•          Park on Tweed Road, Yarrow Place or Cromarty Place and walk the rest of the journey
  •          Get your children to use a walking school bus. There is currently hardly anyone using the Tweed Road bus.
  •          Offer to “drive” a walking school bus
  •          Never sit in your vehicle and tell your children to cross the road.

This week I have been writing to councillors and regional councillors about a pedestrian crossing on Tweed Road and a bus service from Aotea to Papakowhai.

Do you have any other ideas about how we can keep our children safe arriving at Papakowhai School in the mornings and leaving in the afternoons? I would be pleased to hear from you.

Tuesday, 5 March 2013

I Love Maths

Dear Parents/Caregivers

The subject that I liked best at school was Maths. I know! It is still the subject I like best. My daughter is currently doing NCEA Level 2 and I feel quite excited about trigonometry again. I firmly believe that Maths is not a hard subject that only a few people can do, in fact I believe that everyone should be able to enjoy success in Maths.

Many of you have children have who are going well with their Maths learning. I know that from our National Standards data which shows that 82% of students at or above the standard. Children who find Maths easy need to be extended and challenged. Children at Papakowhai School are grouped according to what they have already achieved in Maths.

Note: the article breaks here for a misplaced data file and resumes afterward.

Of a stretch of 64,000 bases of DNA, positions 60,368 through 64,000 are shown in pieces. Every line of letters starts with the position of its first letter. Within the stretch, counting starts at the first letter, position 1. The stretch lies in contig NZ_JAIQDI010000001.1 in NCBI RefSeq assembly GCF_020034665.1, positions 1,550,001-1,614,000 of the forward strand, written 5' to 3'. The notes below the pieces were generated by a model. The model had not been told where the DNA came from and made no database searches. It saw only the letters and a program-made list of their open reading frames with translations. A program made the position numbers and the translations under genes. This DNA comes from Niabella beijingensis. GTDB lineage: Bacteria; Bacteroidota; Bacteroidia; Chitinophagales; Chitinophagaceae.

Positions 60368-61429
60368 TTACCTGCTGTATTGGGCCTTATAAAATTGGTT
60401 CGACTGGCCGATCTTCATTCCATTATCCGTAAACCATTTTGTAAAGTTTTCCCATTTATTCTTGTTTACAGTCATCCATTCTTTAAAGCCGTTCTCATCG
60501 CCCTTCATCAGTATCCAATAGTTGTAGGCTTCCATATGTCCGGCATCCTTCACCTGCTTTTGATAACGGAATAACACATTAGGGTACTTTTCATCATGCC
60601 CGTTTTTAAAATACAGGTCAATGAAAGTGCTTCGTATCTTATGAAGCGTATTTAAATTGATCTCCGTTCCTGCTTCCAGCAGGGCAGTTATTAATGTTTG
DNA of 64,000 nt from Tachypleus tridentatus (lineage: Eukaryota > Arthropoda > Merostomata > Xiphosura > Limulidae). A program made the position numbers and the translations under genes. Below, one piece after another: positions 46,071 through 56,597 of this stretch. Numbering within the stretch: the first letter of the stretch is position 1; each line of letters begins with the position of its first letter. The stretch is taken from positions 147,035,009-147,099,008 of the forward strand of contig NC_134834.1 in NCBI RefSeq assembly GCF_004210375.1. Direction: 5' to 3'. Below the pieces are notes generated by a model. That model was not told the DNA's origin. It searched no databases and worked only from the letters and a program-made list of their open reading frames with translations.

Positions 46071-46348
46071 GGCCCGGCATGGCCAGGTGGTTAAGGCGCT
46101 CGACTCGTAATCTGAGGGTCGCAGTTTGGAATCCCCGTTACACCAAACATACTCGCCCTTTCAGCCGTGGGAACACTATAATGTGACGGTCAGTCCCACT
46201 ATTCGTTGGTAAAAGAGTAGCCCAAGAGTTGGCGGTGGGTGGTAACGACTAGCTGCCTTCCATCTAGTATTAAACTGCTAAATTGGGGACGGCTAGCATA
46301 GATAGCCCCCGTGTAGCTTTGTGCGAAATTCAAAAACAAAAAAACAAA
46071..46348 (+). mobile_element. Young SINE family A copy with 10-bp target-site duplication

If your child seems to need extension beyond what has been planned for their group talk to your child’s teacher or to our DP Shane Robinson about moving them up a level in Mathletics, challenge them with problems to solve around the dinner table or while you are out driving in the car or look at our cool new Maths blog and look at the year levels above the year your child is currently in. Keep communication about Maths open with your child’s teacher. Remember all our teachers have email addresses: .

Some of you will have children that find Maths more challenging. It is really important that you talk positively about Maths with your child. Comments like, “Don’t worry I was never any good at Maths”, may spring from good intentions, but research shows that comments like this from mums to their daughters are especially unhelpful. Focus on what your child can do and build on their strengths rather than their weaknesses.

At home focus on building up your child’s Maths knowledge. To find out what that should look like go to our new Maths blog and look at the year level your child is currently in or the one below to look for any gaps in their knowledge. Using Mathletics as a tool to work on basic facts may also prove useful for 5- 10 minutes per day. Keep Maths sessions at home brief and fun, if your child becomes frustrated or upset take a break. On the Maths blog there are lots of fun and simple ideas that you can do with your child to build up their confidence in Maths. Keep talking to your child’s teacher. You are your child’s best advocate and if you feel they are not making expected progress then raise this issue early with your child’s teacher.

I am always pleased to discuss Maths with people. If you would like to discuss your child’s Maths learning with me or our DP Shane Robinson please email us or make a time to visit. Shane has also prepared Reading and Writing blogs if these are areas of focus for your child. You can access all blogs from the school website.

Kind regards
Mark Smith